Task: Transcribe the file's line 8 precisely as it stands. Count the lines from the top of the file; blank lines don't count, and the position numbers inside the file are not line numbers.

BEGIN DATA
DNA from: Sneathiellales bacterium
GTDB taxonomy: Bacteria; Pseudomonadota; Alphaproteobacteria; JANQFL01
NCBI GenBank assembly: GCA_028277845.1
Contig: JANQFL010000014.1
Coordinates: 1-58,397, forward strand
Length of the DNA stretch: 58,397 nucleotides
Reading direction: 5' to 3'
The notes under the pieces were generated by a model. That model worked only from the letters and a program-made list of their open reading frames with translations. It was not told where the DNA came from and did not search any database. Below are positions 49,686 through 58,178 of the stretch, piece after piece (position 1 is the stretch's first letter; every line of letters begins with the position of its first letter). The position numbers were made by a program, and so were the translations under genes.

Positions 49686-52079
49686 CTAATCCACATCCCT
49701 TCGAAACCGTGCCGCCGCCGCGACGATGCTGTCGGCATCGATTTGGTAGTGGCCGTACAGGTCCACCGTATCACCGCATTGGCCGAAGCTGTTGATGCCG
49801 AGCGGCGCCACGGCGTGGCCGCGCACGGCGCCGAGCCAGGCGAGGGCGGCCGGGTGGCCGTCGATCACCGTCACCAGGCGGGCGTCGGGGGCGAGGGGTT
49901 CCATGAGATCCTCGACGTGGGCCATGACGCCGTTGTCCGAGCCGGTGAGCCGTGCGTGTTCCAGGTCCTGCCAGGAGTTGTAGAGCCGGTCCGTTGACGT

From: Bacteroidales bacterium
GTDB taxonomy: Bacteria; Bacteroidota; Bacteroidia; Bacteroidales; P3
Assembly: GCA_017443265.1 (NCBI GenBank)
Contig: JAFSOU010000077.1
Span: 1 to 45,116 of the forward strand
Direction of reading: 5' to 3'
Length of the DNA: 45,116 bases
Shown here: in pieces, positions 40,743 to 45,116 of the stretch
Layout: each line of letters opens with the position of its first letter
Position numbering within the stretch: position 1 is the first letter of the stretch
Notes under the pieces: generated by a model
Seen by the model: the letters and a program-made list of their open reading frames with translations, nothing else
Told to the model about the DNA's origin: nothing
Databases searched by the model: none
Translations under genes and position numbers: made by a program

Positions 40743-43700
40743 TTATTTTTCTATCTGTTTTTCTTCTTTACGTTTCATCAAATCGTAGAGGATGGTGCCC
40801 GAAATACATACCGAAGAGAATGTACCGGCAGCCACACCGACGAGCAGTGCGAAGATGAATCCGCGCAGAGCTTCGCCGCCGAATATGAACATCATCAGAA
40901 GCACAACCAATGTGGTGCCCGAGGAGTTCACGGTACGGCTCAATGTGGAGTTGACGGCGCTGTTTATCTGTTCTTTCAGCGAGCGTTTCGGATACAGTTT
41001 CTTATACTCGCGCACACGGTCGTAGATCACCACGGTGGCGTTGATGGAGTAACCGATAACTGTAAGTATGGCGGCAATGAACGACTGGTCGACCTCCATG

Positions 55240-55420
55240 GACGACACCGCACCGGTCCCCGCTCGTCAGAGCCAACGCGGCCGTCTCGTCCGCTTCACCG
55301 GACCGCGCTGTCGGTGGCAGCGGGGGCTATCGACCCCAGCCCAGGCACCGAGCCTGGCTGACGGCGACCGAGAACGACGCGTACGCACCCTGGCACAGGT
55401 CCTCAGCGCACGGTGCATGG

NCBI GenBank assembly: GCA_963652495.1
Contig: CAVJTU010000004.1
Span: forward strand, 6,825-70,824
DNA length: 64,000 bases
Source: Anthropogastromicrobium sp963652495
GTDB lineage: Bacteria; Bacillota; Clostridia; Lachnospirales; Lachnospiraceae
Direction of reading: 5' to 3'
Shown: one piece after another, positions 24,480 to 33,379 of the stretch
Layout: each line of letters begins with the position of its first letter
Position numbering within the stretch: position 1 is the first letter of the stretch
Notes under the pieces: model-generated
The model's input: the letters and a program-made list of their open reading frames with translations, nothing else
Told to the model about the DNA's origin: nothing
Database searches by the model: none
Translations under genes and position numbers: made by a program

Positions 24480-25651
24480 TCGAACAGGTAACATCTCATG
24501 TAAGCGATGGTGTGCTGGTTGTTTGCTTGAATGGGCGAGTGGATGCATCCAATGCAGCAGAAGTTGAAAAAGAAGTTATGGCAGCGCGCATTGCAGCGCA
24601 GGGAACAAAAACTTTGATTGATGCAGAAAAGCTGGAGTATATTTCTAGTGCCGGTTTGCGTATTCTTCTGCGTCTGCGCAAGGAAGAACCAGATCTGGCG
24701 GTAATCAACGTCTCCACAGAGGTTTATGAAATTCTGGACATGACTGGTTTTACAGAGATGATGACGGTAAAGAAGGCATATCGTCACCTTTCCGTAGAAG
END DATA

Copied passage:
The notes under the pieces were generated by a model. That model worked only from the letters and a program-made list of their open reading frames with translations. It was not told where the DNA came from and did not search any database. Below are positions 49,686 through 58,178 of the stretch, piece after piece (position 1 is the stretch's first letter; every line of letters begins with the position of its first letter). The position numbers were made by a program, and so were the translations under genes.